Having a dog is great, but going hiking with your dog can be even better. Your furry sidekick can easily be one of your most eager and willing hiking partners.
But hiking with Super Dog involves a little extra prep and planning.
One of the most important things is to make sure your dog is physically ready for the trails. Dogs that spend most days laying around or just going on short walks on pavement are going to have to ease into hiking.
Veterinarian Michelle Richardson suggests waiting until your pup has had all the needed shots and keeping the hikes under an hour to start.
Richardson also advises getting the Leptospirosis vaccination; this will protect your pet from additional pathogens from wildlife. Keep your pet up to date on heartworm protection, as well, due to higher chances of mosquito and tick bites.
Keep in mind that your partner isn’t going to have on supported hiking boots like you. You’re going to either need to do shorter hikes to build up the toughness of your dog’s feet or buy them booties for protection. It’s always smart to bring extra booties because chances are, some will get lost.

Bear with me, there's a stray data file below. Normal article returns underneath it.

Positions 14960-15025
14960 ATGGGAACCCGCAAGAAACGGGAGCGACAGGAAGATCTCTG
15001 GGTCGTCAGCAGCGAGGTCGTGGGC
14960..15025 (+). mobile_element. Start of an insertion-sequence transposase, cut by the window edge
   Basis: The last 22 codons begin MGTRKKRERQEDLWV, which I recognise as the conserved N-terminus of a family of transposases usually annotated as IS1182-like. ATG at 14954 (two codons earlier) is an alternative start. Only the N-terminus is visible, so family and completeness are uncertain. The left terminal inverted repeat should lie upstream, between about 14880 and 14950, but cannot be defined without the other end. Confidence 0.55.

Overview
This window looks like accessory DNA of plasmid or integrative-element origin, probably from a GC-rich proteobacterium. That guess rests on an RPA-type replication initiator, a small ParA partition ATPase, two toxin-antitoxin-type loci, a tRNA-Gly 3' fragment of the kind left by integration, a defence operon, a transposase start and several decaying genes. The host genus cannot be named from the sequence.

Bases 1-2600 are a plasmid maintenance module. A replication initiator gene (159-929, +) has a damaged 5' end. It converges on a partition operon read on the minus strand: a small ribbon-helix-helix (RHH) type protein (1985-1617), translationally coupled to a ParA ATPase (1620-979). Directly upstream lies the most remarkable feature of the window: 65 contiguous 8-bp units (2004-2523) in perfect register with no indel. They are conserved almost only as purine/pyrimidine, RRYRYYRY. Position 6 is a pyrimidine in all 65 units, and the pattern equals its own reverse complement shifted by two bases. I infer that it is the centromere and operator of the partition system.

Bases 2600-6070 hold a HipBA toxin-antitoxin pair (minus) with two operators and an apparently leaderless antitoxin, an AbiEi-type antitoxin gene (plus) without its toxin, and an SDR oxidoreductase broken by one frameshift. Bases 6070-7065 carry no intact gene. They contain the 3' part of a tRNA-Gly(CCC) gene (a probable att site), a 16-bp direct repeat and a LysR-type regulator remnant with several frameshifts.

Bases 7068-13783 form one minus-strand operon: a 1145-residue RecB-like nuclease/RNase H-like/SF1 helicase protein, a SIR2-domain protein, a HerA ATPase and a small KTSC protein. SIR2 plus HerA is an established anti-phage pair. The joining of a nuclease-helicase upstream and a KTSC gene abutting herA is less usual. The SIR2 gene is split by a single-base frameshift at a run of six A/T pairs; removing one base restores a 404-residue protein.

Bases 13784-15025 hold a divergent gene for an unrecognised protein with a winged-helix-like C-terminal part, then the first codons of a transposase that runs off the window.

It’ll take some time for your dog to adjust to the boots, and he’s probably going to walk a little funny at first. For this reason, avoid trails that you know are extremely rocky that could cause injury.
There are other precautions you have to take when hiking with your dog. During the summer, make sure the temperature isn’t too hot. Whereas you might think it’s just kind of hot, remember your dog has a full coat of fur.
Also, keep your four-legged companion well-hydrated to combat heat exhaustion. Choosing trails that are shaded will aid in keeping your dog cooler.
On the flip side, your pet can also get too cold. When it’s colder out, keep your pet out of the water and make sure snow or ice doesn’t get packed into their pads. If your dog starts excessive panting, drooling, stumbling or acting disorientated, tend to him immediately.
Either your backpack is going to be a little heavier or you’re going to need to grab a dog pack. Just like you, your dog is going to need plenty of water and, for longer trails, food. A dog specific first aid kit is also vital.
American Hiking Society suggests bringing a collar/harness/leash, identification, water, food, collapsible bowls, plastic bags (for poop), a canine first aid kit, reflective material and extra clothing for when it’s cold.
Some short rules for the trail:
- Keep your dog on its leash at all times.
- Don’t let it drink out of streams and lakes, use water you provide.
- Yield to all other hikers, bikers and horseback riders.
- Remove the poop from the park and go 200 feet from the trail to pee.
- Don’t take him if dogs aren’t allowed.
National parks don’t allow dogs on any of the trails; they have to stay on paved locations. But most national forests and state and local parks allow dogs. All Indiana State Parks allow leashed dogs.
Always check before setting out.